Issue 7, June 12, 2017


It is time to treat for bagworms in southern Illinois. Bagworms are just hatching in central Illinois, and they will hatch in northern Illinois by late June. Upon hatching, young caterpillars crawl out of their mother's bag where the eggs were laid and crawl upward. They get to the top of the tree and spin out silk, creating a long streamer that catches in the wind, carrying the young bagworm to new hosts.

After a couple of weeks of doing little feeding and lots of ballooning, they settle down to feed in earnest. Bagworms are about one-quarter inch long with typical bags when they start feeding. Ballooning bagworms are smaller and either have no bags or conical ones that look somewhat like brown hats.

Bagworms feeding on arborvitae.

They feed from the top of the tree down, the result of still using that drive to climb to the top of wherever they find themselves. They prefer to feed on arborvitae, Eastern red cedar, other junipers, and spruce. They also feed on deciduous trees including crabapple, maple, and oak. Feeding on deciduous trees is less common as one moves north through Illinois, being common in southern Illinois and scarce in northern Illinois. They are by nature polyphagous, feeding on many kinds of trees and shrubs. After all, when you are blown where the wind takes you, you better eat whatever you land on.

Young bagworm on arborvitae.

Early bagworm feeding damage will appear as scarifying of the needle or leaf epidermis with internal mesophyll tissue eaten. Damaged foliage is lighter green at first and then whitish to brownish as the exposed and damaged cells die. As the bagworms get older and bigger, they eat entire leaves.

Bagworm damage to Eastern red cedar.

As long as the caterpillar is feeding, it adds silk to the top of the bags and places bits of host foliage around the top of the bag until its spindle-shaped bag reaches about one and one-half inches long. Once it has pupated or died, this practice stops and the top of the bags turn from green to brown. This is useful in scouting because pupated bagworms are not susceptible to insecticide sprays, and killed bagworms do not fall from the tree.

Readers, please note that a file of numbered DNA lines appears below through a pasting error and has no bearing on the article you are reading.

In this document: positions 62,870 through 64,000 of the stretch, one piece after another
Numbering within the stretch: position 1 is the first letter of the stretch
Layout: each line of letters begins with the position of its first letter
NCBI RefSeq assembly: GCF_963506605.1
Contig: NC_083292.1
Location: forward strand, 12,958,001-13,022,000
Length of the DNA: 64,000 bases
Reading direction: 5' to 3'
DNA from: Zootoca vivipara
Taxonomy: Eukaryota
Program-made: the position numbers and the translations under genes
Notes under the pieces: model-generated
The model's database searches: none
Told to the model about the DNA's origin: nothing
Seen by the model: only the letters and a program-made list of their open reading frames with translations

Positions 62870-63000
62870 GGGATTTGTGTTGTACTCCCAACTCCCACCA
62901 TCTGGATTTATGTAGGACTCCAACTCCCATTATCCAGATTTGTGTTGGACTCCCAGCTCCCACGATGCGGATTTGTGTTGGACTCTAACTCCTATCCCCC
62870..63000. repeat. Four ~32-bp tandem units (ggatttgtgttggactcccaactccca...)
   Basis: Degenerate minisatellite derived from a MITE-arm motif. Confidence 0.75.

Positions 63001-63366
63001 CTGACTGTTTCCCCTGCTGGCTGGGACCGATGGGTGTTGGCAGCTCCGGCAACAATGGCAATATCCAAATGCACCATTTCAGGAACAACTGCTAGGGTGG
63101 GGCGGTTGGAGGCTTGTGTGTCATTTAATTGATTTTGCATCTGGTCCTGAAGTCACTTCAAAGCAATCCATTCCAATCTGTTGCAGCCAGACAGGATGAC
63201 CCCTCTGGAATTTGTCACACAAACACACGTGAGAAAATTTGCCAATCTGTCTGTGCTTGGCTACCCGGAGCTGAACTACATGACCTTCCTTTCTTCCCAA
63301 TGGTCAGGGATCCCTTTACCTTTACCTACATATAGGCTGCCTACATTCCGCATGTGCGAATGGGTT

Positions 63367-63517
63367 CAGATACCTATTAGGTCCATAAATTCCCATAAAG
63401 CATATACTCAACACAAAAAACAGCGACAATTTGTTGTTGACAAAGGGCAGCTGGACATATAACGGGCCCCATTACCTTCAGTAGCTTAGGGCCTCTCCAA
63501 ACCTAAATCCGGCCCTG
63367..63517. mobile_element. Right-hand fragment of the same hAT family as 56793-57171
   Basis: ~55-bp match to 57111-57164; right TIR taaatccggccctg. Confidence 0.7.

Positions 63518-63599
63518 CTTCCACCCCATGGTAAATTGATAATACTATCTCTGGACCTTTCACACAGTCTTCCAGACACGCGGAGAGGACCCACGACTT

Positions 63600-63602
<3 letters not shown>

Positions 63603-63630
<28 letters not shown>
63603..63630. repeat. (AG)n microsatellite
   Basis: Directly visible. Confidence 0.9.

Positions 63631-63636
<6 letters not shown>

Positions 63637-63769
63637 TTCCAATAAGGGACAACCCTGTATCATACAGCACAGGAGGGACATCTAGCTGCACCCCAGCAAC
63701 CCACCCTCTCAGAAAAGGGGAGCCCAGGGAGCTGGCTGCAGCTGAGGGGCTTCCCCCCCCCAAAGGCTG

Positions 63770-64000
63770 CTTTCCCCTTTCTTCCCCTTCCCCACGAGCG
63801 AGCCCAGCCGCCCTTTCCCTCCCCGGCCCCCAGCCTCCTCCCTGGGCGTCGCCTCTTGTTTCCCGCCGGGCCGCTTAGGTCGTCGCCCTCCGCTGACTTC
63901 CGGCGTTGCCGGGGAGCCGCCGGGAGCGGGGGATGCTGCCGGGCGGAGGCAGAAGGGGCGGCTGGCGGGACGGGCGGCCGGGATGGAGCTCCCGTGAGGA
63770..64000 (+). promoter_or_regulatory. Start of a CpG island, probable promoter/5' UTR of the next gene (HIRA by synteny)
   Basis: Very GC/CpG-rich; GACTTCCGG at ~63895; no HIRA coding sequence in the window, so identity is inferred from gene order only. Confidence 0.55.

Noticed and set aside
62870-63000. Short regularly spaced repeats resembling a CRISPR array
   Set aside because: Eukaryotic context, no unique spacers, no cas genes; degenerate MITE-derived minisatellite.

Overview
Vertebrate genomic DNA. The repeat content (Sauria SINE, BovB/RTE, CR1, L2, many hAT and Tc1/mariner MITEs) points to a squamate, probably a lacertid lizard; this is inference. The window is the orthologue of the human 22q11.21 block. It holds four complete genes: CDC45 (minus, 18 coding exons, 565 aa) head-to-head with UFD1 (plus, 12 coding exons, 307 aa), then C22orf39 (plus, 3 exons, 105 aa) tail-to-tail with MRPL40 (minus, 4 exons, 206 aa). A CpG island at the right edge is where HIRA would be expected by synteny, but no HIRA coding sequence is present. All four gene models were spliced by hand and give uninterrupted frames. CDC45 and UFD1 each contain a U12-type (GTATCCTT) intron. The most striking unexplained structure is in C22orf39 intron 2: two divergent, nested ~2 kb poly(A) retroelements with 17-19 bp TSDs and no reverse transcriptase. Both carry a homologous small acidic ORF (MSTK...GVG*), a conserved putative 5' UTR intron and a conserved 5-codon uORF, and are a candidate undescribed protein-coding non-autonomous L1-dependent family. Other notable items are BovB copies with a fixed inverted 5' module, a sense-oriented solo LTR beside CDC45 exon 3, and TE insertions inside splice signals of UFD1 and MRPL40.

The bagworms feed through the summer until pupating in late summer. Pupation ranges from mid-August to very early September. Adult male bagworms are about 1/2-inch-long black moths with clear wings. Adult female bagworms are larviform; that is, they appear similar to the caterpillars. The nonfeeding males fly from bag to bag, mating with the females inside through the bottom of the bag. The nonfeeding females fill most of their bodies with eggs and die in the bag. Each female bag contains 300 to 1,000 eggs.

Because bagworm eggs overwinter in the old bags, an effective control measure on shrubs and smaller trees is to handpick the bags from September through May and destroy them. The eggs in bags dropped to the ground will hatch, and the larvae will climb the nearest upright object to balloon. Handpicking feeding larval bags is also effective.

Scout for early scarifying damage at the top of susceptible hosts. It should show up in mid-June to early July, being earlier in southern Illinois and successively later as one goes north. If you wait until ballooning ends, one insecticide application will be effective. Sprays of Bacillus thuringiensis kurstaki (Dipel, Thuricide, others) and spinosad (Conserve) are effective and selective, causing less damage to pollinators and other non-pest insects. They are also organic. Other effective insecticides include cyfluthrin (Tempo), permethrin (Astro), acetamiprid (TriStar), indoxicarb (Provaunt), and chlorantroniliprole (Acelepryn). (Phil Nixon)

Phil Nixon

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